“A performance study of the radar data revealed that the target began a descent from 5,500 feet about 34 miles west of MVY. The speed during the descent was calculated to be about 160 knots indicated airspeed (KIAS), and the rate of descent was calculated to have varied between 400 and 800 feet per minute (fpm). About 2138, the target began a right turn in a southerly direction. About 30 seconds later, the target stopped its descent at 2,200 feet and began a climb that lasted another 30 seconds. During this period of time, the target stopped the turn, and the airspeed decreased to about 153 KIAS. About 2139, the target leveled off at 2,500 feet and flew in a southeasterly direction. About 50 seconds later, the target entered a left turn and climbed to 2,600 feet. As the target continued in the left turn, it began a descent that reached a rate of about 900 fpm. When the target reached an easterly direction, it stopped turning; its rate of descent remained about 900 fpm. At 2140:15, while still in the descent, the target entered a right turn. As the target’s turn rate increased, its descent rate and airspeed also increased. The target’s descent rate eventually exceeded 4,700 fpm. The target’s last radar position was recorded at 2140:34 at an altitude of 1,100 feet. (For a more detailed description of the target’s [accident airplane’s] performance, see Section, “Tests and Research,” Subsection, “Aircraft Performance Study.”)”

    I think this article is just another conspiracy theory with the goal of generating profit to the tabloid. Anyway, just my 2 cents…

  2. Greg Sutliff says

    As a former PA-32 owner (later in higher performance aircraft) my observation at the time, and now, is that a simple push of the autopilot button would have saved the day. I thik that I read that his instruction had been focused on “hand flying”, to his peril.

  3. Larry D. Butler, Ph. D. says

    The story of JFK Jr.’s demise at the controls of his Piper in the waters off Martha’s Vineyard, is a “classic” in the annals of aviation history. That being that he managed to make every “rookie” mistake possible (and then some), that brought his flight and his life (and that of his wife and her sister-in-law Lauren) to a tragic end.

    The poor understanding of weather analysis. The poor flying skills (low total time and low time in model). The complete inability to fly in instrument weather. The poor understanding of spatial disorientation. A complete lack of understanding of the “ever present reality” of the “graveyard spiral”, who’s typical life span is a mere 90 seconds.

    It was my impression then and remains to this day, that his upbringing, Kennedy family “air of supremacy” (above all things) and “ease of success”, that pervaded his teen years and adult life, dictated his eventual demise in the “critical environment” and “unrelenting forgiveness” of poor weather flying, for which he was completely unprepared to deal with!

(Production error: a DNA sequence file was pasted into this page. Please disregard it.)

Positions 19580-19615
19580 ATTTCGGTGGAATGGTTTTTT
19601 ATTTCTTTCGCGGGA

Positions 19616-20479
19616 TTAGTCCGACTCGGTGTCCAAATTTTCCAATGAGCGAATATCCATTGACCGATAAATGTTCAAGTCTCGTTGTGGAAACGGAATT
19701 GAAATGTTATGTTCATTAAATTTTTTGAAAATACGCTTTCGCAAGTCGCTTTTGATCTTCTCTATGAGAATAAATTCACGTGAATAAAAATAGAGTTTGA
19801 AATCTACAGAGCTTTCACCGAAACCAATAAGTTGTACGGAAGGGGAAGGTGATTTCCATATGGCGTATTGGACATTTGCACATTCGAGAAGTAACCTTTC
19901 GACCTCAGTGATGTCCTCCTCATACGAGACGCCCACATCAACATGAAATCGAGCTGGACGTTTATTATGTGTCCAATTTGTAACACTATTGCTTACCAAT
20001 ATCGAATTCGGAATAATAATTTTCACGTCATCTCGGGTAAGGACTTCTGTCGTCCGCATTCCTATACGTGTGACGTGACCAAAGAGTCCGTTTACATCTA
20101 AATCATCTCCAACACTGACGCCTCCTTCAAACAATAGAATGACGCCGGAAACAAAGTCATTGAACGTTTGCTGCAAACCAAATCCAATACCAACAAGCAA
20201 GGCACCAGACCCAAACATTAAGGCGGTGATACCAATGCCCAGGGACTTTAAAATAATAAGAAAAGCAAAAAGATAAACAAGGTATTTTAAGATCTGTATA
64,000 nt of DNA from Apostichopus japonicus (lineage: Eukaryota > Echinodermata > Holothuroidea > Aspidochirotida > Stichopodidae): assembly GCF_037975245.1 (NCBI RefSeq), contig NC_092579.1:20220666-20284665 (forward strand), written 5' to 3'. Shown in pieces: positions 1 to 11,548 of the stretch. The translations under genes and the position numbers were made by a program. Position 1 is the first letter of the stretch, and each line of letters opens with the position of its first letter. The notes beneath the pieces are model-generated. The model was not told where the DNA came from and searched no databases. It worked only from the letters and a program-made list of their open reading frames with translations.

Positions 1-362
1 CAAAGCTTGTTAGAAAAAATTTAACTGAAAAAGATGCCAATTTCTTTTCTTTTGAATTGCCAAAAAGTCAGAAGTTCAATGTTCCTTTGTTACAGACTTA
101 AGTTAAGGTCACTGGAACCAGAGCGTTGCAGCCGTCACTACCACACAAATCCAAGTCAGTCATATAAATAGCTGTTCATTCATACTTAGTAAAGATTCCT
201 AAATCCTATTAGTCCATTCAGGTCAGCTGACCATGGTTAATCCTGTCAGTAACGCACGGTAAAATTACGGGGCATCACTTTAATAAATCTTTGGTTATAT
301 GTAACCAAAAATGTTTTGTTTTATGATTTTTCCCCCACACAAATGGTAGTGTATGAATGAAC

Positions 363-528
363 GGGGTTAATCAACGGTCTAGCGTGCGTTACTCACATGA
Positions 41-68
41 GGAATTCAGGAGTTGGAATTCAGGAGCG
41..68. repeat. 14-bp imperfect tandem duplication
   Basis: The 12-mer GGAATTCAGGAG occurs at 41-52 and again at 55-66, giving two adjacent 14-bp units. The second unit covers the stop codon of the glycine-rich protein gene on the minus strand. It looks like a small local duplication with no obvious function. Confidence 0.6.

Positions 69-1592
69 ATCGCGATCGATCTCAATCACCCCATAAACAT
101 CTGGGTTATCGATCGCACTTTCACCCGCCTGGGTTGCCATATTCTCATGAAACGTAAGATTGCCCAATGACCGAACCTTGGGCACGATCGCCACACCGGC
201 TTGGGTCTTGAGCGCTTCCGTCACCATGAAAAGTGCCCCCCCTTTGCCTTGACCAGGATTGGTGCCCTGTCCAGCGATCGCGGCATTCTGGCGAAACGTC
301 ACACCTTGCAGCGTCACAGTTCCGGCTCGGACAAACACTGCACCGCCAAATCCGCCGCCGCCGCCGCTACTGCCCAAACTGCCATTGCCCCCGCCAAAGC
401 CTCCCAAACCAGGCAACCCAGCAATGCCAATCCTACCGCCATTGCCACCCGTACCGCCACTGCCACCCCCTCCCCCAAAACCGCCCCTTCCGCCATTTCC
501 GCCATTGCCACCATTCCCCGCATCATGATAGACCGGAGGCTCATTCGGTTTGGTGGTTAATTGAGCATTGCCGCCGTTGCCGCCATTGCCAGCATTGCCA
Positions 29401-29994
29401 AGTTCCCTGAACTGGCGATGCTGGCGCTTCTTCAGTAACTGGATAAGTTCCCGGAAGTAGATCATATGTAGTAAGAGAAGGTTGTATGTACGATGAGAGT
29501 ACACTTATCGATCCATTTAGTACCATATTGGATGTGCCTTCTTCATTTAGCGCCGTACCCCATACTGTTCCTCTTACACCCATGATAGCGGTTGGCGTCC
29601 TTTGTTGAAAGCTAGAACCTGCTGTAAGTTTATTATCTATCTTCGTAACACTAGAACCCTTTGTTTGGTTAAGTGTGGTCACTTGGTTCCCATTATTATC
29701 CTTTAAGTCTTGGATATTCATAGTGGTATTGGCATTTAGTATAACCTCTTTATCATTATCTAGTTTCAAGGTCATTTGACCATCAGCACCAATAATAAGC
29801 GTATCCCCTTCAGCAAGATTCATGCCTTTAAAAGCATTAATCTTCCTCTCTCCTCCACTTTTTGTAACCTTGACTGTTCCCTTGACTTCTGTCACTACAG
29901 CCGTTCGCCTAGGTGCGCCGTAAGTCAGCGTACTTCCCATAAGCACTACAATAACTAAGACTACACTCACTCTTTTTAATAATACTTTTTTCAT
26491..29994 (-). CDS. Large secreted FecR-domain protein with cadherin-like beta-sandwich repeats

That environment is completely “intolerant” of poor training, lack of personal skill in the aviation environment, overall skill and total lack of experience in; night flying, lack of instrument training/qualification, decision making and weather knowledge, more specifically; understanding what he was getting into. In order to “preclude” this event, Kennedy needed to have “vastly more” and “greater depth of instruction” than he received from his Flight Instructor. Many, many times in my career in aviation, I have witnessed this “phenomenon. It is found in the “modest Flight Instructor”, who has as yet, “grown no bark” upon his persona! He succumbs to and is “cowed” by the “awe of wealth”, the magnificence of power, success, celebrity or the “desire to please”. These are luxuries a Flight Instructor cannot afford, under any circumstances! For all the young and or aspiring Flight Instructors out there, take this as a warning: Your duty to ensure that “superior, comprehensive and complete instruction” comes first and foremost! Settle for nothing less or don’t sign them off!

    Kennedy was even warned and admonished by a high-time Saberliner pilot not to “risk” the trip, with such poor weather along the route and at the destination, but his upbringing and “never challenged self-assuredness” caused him to ignore it! His two passengers trusted him implicitly, based upon his “apparent personal success, charm and stature” (which never translates into skill and ability in the flying environment, as attested to by the many doctors and lawyers who have died at the controls of a Bonanza or light twin)

    The typically prudent “low-time” pilot would have had far more humility and less aggressiveness in the same situation. Kennedy on the other hand was taught from childhood that there were “no obstacles for a Kennedy”! This disaster goes far beyond just simple “get there itis”. In my view, Kennedy’s upbringing and wealth played “as great a role” in his “untimely demise”, as did the actual aeronautical mistakes themselves.

    I always viewed this as a great tragedy that didn’t have to happen. The Kennedy family arrogance pervaded all and led him to this ultimate, untimely and unnecessary end. I also believe that had his father lived, he would have been able to instill in his son the humility, self-examination and self-realization, that a child desperately needs and requires.

Leave a Reply

Your email address will not be published. Required fields are marked *